More information can be found in 36 and Fig. 8.

7.7 Disentangling Syntax and Semantics in the Brain with Deep Networks

The activations of language transformers like GPT-2 have been shown to linearly map onto brain activity during speech comprehension. However, the nature of these activations remains largely unknown and presumably conflate distinct linguistic classes. Here, we propose a taxonomy to factorize the high-dimensional activations of language models into four combinatorial classes: lexical, compositional, syntactic, and semantic representations. We then introduce a statistical method to decompose, through the lens of GPT-2's activations, the brain activity of 345 subjects recorded with functional magnetic resonance imaging (fMRI) during the listening of 4.6 hours of narrated text. The results highlight two findings. First, compositional representations recruit a more widespread cortical network than lexical ones, and encompass the bilateral temporal, parietal and prefrontal cortices. Second, contrary to previous claims, syntax and semantics are not associated with separated modules, but, instead, appear to share a common and distributed neural substrate. Overall, this study introduces a versatile framework to isolate, in the brain activity, the distributed representations of linguistic constructs.

Method to decompose the language representations shared between brains and deep language models
Figure 9: Method to decompose the language representations shared between brains and deep language models A. The human brain and modern language models like GPT-2 both generate distributed representations, which are thus difficult to link with the symbolic properties of linguistic theories. We introduce a method to decompose the representations of GPT-2, and the corresponding activations X onto the brain activations Y , elicited by the same sequence of words (e.g. NOT VERY HAPPY) with a spatio-temporal estimator fg. This mapping is evaluated through cross-validation, with a Pearson correlation between the predicted and the actual brain signals (X). B. Comparison used to decompose the brain score (X) into the four linguistic components. X(l) refers to the lth layer’s activations of (l)th GPT-2 input with the sentences heard by the subjects; X(l)¯ refers to the average l layer’s activations of GPT-2 input with the synthetic sentences with a similar syntax; indicates a feature concatenation, and '-' indicates a subtraction between scores. More information can be found in 33.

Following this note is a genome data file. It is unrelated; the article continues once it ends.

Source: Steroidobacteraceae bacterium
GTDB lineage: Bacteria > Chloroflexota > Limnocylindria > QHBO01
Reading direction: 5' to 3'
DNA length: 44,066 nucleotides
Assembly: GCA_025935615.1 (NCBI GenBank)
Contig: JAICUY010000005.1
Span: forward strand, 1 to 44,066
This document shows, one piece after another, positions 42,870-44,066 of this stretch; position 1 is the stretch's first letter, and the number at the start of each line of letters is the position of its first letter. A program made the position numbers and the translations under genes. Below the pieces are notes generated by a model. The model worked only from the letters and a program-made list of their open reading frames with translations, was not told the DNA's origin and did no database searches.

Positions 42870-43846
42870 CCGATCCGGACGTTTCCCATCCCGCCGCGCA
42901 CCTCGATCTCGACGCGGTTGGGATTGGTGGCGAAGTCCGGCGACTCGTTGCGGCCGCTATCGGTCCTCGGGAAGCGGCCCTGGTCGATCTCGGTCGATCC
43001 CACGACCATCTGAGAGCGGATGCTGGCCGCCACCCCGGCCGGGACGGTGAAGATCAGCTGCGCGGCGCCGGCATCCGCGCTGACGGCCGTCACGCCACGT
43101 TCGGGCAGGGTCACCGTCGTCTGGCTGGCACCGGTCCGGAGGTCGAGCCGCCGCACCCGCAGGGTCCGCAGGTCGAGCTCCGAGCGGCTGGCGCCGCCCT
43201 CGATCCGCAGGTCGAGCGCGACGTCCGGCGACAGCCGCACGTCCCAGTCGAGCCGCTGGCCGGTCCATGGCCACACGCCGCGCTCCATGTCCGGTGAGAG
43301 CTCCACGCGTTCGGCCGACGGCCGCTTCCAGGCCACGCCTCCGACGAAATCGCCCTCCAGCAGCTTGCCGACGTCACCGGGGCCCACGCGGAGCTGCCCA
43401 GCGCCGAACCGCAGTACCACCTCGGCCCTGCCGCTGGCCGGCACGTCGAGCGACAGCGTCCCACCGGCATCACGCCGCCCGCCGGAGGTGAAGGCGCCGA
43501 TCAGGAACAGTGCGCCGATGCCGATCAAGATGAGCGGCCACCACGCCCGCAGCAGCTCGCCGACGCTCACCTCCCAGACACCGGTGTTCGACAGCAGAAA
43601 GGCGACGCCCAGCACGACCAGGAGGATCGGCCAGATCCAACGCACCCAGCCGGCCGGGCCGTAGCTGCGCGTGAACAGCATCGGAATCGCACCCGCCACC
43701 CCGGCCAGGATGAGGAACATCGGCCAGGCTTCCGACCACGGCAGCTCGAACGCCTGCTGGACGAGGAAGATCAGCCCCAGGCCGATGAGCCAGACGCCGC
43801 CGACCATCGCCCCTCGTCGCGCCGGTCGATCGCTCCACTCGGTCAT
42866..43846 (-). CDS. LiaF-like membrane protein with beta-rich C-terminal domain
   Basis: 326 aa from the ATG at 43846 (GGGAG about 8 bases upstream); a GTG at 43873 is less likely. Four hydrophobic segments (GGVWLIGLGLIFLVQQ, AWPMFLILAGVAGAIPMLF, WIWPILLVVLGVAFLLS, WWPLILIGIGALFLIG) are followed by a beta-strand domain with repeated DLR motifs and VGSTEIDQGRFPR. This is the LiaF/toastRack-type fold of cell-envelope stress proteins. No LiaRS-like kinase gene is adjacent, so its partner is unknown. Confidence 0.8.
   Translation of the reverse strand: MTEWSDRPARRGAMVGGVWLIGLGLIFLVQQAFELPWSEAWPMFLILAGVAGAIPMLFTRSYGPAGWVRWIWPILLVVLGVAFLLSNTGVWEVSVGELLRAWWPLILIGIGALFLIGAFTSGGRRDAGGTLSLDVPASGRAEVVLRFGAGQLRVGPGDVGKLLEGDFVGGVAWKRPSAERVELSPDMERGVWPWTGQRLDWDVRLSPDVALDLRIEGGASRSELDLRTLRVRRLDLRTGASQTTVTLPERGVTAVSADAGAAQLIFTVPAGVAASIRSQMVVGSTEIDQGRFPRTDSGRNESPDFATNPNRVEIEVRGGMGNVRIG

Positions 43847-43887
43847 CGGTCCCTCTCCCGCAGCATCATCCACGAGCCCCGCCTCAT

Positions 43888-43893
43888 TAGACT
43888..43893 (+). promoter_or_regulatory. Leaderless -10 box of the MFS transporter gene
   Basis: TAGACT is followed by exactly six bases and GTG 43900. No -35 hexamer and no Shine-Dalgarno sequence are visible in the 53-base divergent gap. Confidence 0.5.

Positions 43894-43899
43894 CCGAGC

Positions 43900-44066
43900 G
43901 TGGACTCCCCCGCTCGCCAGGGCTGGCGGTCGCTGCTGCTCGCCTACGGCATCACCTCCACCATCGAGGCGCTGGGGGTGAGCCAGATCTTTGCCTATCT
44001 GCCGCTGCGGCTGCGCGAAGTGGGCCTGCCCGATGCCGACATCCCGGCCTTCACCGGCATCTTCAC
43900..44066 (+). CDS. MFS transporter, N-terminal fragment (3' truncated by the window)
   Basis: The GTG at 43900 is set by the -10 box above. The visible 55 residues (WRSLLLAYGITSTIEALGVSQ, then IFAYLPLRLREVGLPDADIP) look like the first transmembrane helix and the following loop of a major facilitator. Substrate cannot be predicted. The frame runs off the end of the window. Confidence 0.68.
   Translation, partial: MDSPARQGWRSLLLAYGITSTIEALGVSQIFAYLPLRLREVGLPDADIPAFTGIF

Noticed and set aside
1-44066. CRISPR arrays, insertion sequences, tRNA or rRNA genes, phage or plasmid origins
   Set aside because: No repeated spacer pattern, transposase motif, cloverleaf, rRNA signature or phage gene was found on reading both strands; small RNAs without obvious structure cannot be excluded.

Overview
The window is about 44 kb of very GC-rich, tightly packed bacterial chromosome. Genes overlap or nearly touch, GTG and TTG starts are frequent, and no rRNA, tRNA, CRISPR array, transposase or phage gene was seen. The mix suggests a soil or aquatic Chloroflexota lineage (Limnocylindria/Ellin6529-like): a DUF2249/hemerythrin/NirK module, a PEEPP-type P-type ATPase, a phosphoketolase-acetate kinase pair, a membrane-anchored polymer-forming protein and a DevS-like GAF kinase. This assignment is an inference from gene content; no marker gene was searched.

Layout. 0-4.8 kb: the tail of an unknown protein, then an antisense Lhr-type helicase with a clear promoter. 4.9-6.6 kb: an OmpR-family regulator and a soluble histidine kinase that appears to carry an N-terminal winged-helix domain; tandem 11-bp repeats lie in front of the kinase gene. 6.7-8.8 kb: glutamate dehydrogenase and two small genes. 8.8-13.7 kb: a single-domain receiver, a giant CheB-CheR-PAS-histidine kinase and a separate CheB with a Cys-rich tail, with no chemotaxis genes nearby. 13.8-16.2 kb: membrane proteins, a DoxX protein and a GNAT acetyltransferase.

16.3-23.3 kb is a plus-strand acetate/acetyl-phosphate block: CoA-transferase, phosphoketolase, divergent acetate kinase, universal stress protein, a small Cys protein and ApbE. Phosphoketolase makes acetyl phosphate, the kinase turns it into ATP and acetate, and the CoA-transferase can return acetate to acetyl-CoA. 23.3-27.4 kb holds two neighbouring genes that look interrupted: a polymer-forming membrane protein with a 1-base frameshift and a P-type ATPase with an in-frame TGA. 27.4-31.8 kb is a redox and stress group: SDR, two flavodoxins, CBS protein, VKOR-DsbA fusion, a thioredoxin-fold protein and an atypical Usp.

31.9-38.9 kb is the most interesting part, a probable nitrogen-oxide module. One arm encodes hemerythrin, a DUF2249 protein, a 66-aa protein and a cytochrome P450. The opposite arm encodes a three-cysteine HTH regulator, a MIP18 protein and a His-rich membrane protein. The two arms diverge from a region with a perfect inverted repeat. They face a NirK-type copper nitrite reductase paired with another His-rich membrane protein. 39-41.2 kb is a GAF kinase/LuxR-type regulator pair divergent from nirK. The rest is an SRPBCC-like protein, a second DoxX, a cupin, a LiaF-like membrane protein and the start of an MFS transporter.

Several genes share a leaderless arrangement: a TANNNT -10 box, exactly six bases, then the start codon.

More information can be found in 33 and Fig. 9.

7.8 Cytoarchitecture Measurements in Brain Gray Matter using Likelihood-Free Inference

Effective characterisation of the brain grey matter cytoarchitecture with quantitative sensitivity to soma density and volume remains an unsolved challenge in diffusion MRI (dMRI). Solving the problem of relating the dMRI signal with cytoarchitectural characteristics calls for the definition of a mathematical model that describes brain tissue via a handful of physiologically-relevant parameters and an algorithm for inverting the model. To address this issue, we propose a new forward model, specifically a new system of equations, requiring six relatively sparse b-shells. These requirements are a drastic reduction of those used in current proposals to estimate grey matter cytoarchitecture. We then apply current tools from Bayesian analysis known as likelihood-free inference (LFI) to invert our proposed model. As opposed to other approaches from the literature, our LFI-based algorithm yields not only an estimation of the parameter vector that best describes a given observed data point, but also a full posterior distribution over the parameter space. This enables a richer description of the model inversion results providing indicators such as confidence intervals for the estimations, and better understanding of the parameter regions where the model may present indeterminacies. We approximate the posterior distribution using deep neural density estimators, known as normalizing flows, and fit them using a set of repeated simulations from the forward model. We validate our approach on simulations using dmipy and then apply the whole pipeline to the HCP MGH dataset.

Microstructural measurements averaged over 31 HCP MGH subjects